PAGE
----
What are the Basics of Business Budgeting?

Susan Grindstaff

Business budgeting is not that much different from the budgeting most households do to organize and optimize their cash flow. The basic goal of business budgeting, like all budgets, is to set aside a certain amount of cash to meet expected expenses. Although an overall budget may take the long view, such as a yearly plan or even a five-year plan, most budgets are managed on a monthly basis.

Although business budgets can be made for one year or five year periods, most budgets are managed on a monthly basis.
Although business budgets can be made for one year or five year periods, most budgets are managed on a monthly basis.

Some businesses, depending on their size and revenues, may hire accountants and bookkeepers to develop and manage their budgets. Large corporations frequently have complete departments devoted to budget and budget management. Smaller businesses often have simpler budgeting requirements and usually contract accounting firms on a semi-regular basis.

Planning a budget for a business is sometimes a bit trickier than planning one for an individual or family. Individuals frequently have fixed or predictable incomes and expenses whereas business budgeting often deals with finances that ebb and flow. Business income typically is derived from selling goods or services, and sales often come in cycles. For instances, toy retailers are said to generate more than 80% of their yearly sales during the few weeks leading up to the winter holidays.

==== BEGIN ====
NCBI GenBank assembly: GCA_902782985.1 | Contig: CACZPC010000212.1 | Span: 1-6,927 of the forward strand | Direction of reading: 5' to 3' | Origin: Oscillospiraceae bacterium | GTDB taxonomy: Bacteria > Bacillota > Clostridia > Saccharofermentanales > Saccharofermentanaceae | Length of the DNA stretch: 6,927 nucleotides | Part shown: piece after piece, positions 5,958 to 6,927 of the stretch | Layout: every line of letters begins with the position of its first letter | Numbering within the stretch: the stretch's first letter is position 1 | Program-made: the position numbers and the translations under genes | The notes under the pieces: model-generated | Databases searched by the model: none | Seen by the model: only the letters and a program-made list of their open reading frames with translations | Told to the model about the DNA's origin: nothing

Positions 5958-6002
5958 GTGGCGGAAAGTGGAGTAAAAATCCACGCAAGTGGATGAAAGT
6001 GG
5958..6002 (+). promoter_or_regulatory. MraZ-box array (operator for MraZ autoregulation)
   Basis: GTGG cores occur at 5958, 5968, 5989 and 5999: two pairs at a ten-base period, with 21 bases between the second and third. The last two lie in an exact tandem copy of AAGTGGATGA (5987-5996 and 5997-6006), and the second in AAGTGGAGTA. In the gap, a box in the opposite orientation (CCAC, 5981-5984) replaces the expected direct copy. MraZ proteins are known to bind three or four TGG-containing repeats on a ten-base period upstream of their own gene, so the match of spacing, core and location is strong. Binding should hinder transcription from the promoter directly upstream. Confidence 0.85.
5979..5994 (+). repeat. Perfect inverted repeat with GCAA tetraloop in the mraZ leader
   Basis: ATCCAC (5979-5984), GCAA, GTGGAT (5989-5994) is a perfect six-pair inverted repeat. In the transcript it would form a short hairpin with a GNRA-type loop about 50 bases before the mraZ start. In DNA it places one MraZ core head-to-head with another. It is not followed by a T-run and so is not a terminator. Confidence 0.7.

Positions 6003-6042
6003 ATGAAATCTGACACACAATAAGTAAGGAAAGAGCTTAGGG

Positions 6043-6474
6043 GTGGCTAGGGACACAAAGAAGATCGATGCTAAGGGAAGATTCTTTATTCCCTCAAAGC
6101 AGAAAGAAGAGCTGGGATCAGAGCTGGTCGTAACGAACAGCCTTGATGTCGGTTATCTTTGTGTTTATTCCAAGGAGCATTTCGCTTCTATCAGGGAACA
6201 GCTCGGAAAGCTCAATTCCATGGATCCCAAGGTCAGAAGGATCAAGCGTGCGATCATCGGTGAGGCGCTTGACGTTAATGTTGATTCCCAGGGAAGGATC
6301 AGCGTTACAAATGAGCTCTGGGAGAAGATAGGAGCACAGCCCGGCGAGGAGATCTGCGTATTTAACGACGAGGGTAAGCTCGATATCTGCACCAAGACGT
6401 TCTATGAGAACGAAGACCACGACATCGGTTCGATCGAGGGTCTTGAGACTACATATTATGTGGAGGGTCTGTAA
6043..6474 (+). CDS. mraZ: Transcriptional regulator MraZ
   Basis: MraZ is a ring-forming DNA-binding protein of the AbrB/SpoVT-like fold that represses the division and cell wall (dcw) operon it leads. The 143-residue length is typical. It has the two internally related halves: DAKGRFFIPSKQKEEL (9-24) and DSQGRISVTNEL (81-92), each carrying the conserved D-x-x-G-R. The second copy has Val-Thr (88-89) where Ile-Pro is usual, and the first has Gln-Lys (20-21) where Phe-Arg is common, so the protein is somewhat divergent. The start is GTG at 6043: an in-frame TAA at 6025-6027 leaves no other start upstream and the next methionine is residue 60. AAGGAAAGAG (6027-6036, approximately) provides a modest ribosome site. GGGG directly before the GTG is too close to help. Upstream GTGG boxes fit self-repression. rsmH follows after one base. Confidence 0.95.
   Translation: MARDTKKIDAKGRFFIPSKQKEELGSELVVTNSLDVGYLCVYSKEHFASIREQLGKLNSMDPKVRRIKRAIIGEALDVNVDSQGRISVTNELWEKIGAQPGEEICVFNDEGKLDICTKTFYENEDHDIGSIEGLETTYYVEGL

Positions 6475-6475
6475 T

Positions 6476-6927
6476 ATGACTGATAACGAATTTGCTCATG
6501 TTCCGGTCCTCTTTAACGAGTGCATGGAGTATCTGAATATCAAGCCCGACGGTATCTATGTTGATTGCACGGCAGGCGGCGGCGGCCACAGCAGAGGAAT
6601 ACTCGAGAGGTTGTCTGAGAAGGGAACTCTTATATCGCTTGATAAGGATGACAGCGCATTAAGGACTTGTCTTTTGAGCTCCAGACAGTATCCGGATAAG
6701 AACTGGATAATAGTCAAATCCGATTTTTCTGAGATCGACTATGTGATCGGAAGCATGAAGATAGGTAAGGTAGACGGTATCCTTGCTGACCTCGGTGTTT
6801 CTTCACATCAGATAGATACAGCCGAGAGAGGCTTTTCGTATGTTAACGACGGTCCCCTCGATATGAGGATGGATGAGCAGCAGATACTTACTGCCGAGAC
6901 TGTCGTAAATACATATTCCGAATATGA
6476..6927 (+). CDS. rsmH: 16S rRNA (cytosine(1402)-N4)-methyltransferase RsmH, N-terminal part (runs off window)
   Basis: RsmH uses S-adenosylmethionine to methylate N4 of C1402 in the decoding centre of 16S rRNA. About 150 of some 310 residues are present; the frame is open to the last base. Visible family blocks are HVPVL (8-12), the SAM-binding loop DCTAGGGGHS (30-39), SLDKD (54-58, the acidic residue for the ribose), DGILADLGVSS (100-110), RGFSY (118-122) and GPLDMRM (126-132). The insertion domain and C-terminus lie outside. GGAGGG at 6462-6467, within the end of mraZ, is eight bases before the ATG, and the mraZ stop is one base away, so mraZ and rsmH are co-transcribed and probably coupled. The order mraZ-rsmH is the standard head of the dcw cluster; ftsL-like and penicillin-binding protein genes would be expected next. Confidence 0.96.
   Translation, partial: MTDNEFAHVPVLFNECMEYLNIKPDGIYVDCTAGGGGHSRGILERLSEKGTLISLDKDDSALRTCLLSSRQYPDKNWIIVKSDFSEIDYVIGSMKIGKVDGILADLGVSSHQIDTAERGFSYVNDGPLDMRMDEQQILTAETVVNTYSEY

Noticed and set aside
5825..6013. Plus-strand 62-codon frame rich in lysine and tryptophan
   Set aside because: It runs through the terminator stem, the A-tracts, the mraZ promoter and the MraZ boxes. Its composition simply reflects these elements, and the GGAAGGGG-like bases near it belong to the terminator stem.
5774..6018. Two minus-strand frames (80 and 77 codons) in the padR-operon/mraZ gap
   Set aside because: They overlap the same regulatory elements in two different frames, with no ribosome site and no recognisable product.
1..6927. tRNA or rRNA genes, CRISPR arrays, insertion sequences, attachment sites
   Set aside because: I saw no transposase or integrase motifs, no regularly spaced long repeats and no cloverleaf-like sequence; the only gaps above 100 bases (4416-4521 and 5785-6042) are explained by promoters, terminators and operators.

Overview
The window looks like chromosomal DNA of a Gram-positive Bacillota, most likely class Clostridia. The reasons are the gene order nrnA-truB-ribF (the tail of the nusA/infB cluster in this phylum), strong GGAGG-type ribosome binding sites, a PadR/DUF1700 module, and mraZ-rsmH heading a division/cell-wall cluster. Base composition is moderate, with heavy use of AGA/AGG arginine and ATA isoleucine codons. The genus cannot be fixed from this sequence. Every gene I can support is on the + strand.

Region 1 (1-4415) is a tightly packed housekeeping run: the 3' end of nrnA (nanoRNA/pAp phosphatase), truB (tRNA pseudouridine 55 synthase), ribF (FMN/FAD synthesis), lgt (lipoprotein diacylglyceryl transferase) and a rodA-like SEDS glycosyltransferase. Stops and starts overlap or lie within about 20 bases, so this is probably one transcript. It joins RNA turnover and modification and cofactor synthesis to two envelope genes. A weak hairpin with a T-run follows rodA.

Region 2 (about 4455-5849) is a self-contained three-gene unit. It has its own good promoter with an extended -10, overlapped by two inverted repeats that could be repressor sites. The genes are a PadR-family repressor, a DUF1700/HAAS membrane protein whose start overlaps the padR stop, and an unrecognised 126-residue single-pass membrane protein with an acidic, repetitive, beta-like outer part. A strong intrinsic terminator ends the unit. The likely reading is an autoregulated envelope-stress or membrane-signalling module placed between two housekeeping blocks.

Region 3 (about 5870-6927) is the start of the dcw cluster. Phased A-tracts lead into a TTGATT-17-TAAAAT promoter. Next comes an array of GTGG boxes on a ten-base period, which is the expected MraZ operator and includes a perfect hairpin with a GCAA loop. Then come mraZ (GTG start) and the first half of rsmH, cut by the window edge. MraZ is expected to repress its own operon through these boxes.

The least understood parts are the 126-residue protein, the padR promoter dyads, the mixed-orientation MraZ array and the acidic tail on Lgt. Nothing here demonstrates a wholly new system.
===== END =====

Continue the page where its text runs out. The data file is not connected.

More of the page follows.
Some businesses with sales that come in cycles often get short-term loans from banks to “float” their operating expenses. These loans typically require monthly payments, which should be included in their operating budgets. In some cases, these short-term loans do not require monthly payments, but even so, it is probably a good idea to make a percentage of the loan a part of a monthly budget. In this way, the funds will already be set aside for payment when the loans come due.

Business budgeting in regard to expenditures versus cash flow is sometimes connected to sales whose profits will not be realized for months or even years. For instance, a company may land a contract to produce a large number of items. Many contracts of this sort are ordered with a percentage of payment up front, with the balance to follow on delivery. In this type of situation, often a great deal of cash must be spent before any real revenue is realized. This is another type of situation where a short-term loan may figure into the budget.

The intricacies involved in business budgeting generally require taking a very long look toward future sales and expenses. Most businesses base expected sales and expenses on the previous year’s performance. Some businesses, however, find it beneficial to approach their budget with a “worst possible case” scenario. This type of budgeting involves using the business' worst performing cycle as a basis for budgeting. This type of budgeting may be safer, but could lead to missed opportunities for growth.

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